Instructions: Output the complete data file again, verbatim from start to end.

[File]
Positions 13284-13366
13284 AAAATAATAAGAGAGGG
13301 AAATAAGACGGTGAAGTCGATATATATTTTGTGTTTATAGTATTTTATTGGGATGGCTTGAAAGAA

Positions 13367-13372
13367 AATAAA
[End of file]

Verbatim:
Positions 13284-13366
13284 AAAATAATAAGAGAGGG
13301 AAATAAGACGGTGAAGTCGATATATATTTTGTGTTTATAGTATTTTATTGGGATGGCTTGAAAGAA

Positions 13367-13372
13367 AATAAA